Washington Appellate Project client Raymond Brown was recently resentenced to 48 months after originally being condemned to die in prison under the Persistent Offender Accountability Act, otherwise known as the “Three Strikes and You’re Out” law. Prosecutors made a plea offer after Mr. Brown’s attorney, Lila Silverstein, filed a brief arguing the three strikes law is imposed in an unconstitutionally racially disproportionate manner and that a sentence of life in prison without the possibility of parole is also unconstitutionally disproportionate to the crimes.
Although Black people make up only about 4% of Washington’s population, they make up about 37% of three-strikes defendants. And while people convicted of multiple counts of aggravated murder are sentenced to life in prison without the possibility of parole, the three strikes law imposes the same sentence for people who committed multiple counts of second-degree assault, a crime that has a seriousness level of only four out of a possible sixteen.
Mr. Brown is a Black man who was sentenced to die in prison for a third strike of second-degree assault. His prior two “strike” crimes resulted in no physical harm to human beings, and he was a strong member of the community for many years between his second and third strikes. His original sentence was the result of an unfair system that disproportionately punishes Black men for lower-level offenses. Congratulations to Mr. Brown on his new lease on life.
The brief in Mr. Brown’s case may be found here: https://www.courts.wa.gov/content/Briefs/A03/384934%20Appellant.pdf. The settlement documents may be found here: https://washapp.org/wp-content/uploads/2022/09/384934_Motion_20220830093839D3823826_5898.pdf.
September 22, 2022 – The Court of Appeals on Monday reversed a drug conviction for Jesus Ibarra-Erives, citing the prosecution’s use of race-based suggestions – specifically the term “Mexican ounce” – in their argument to influence the jury, undermining the presumption of innocence.
Nancy Collins, Mr. Ibarra-Erives’s attorney, stated in an email to HeraldNet that “the prosecution took advantage of despicable stereotypes.” In the State’s closing argument at trial, the prosecutor used the term “Mexican ounce” was used two times. Though the state attempted to argue that it was a relevant, common street term and that the prosecutor acted in good faith and meant no harm, what mattered was whether it could be viewed as a means to appeal to a jury’s potential prejudice. The Court found that “an objective observer who is ‘aware of the history of race and ethnic discrimination in the United States and aware of implicit, institutional, and unconscious biases, in addition to purposeful discrimination’ against Latinx people, could view the prosecutor’s use of the term as an apparently intentional appeal to jurors’ potential bias,” improperly suggesting that Mr. Ibarra-Erives was more likely to have possessed drugs packed to a “Mexican ounce” merely because he speaks Spanish and appears to be Latinx.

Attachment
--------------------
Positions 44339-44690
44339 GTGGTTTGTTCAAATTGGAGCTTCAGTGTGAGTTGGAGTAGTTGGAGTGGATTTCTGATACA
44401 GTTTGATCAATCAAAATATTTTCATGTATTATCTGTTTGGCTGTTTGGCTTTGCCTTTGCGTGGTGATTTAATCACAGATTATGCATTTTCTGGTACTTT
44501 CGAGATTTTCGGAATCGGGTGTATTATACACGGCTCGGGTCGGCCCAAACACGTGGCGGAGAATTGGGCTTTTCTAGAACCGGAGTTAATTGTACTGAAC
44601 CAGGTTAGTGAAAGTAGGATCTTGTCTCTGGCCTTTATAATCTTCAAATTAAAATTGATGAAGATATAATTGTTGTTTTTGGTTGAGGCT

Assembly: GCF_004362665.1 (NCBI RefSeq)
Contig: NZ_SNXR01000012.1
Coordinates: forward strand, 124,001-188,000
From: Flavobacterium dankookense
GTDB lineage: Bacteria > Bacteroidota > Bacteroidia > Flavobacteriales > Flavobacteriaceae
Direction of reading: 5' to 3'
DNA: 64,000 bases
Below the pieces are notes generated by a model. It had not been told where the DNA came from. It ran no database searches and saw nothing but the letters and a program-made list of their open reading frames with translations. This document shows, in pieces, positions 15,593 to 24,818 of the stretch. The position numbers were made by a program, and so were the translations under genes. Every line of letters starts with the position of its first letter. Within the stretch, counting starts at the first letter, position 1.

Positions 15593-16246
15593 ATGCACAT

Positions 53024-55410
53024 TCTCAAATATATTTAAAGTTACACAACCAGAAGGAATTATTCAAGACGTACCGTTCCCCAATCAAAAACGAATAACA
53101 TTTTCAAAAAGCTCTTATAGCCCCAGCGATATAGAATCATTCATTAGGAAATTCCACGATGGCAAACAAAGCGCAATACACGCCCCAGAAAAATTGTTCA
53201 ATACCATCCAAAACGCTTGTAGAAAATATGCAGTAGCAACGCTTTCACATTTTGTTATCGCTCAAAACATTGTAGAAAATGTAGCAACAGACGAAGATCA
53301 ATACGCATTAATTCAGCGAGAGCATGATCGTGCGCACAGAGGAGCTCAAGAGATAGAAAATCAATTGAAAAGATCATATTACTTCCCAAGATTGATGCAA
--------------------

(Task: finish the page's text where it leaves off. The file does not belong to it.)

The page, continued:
For more information, please read the artice “Prosecutor use of term ‘Mexican ounce’ overturns Everett drug conviction” by Jake Goldstein-Street.
Read the opinion here.
September 9, 2022 – Despite previously ruling in State v. Haag that de facto life sentences for juvenile offenders are unconstitutional, the Washington State Supreme Court walks back on their decision and, in a 5-4 split, condemns a teen to a 61-year sentence in State v. Anderson.
Mr. Haag, a white man who was 17 years old at the time he committed his crime, saw his conviction of a 46-year sentence struck down as unconstitutional. In stark contrast, Mr. Anderson, a Black man who was also 17 years old at the time of his crime, saw the Washington Supreme Court uphold his 61-year sentence.
WAP Attorney Travis Stearns, Mr. Anderson’s lawyer, had this to say:
It is disturbing that youthful white offenders who have appeared before the Supreme Court received relief that Mr. Anderson, who is Black, did not.
Mr. Anderson has spent his time in prison making up for his mistakes. After decades of infraction-free life, he should have the opportunity to show his rehabilitation is genuine and receive a second look at his sentence. Unlike almost every other Washington youth who committed serious crimes, he will never have that chance.
For more information, please read these articles:
“Washington Supreme Court OKs virtual life term for teen” by Gene Johnson.
“WA Supreme Court upholds teen’s 61-year sentence in Tukwila double murder” by Sara Jean Green.
Opinions: State v. Anderson, State v. Haag
Updated: 9/9/22 at 1:55 PM.
September 7, 2022 – On August 31, 2022, Division III of the Court of Appeals rejected the trial court’s treatment of the speedy trial rules as “merely aspirational,” holding the State’s routine, anticipated backlogs in its crime lab that resulted in a 204-day delay between Mr. Denton’s arraignment and the State obtaining the DNA evidence violated Mr. Denton’s right to speedy trial and required reversal and dismissal of his convictions.
Congratulations to Mr. Denton and WAP Attorney Kate Benward on this outcome!
Read the published opinion here.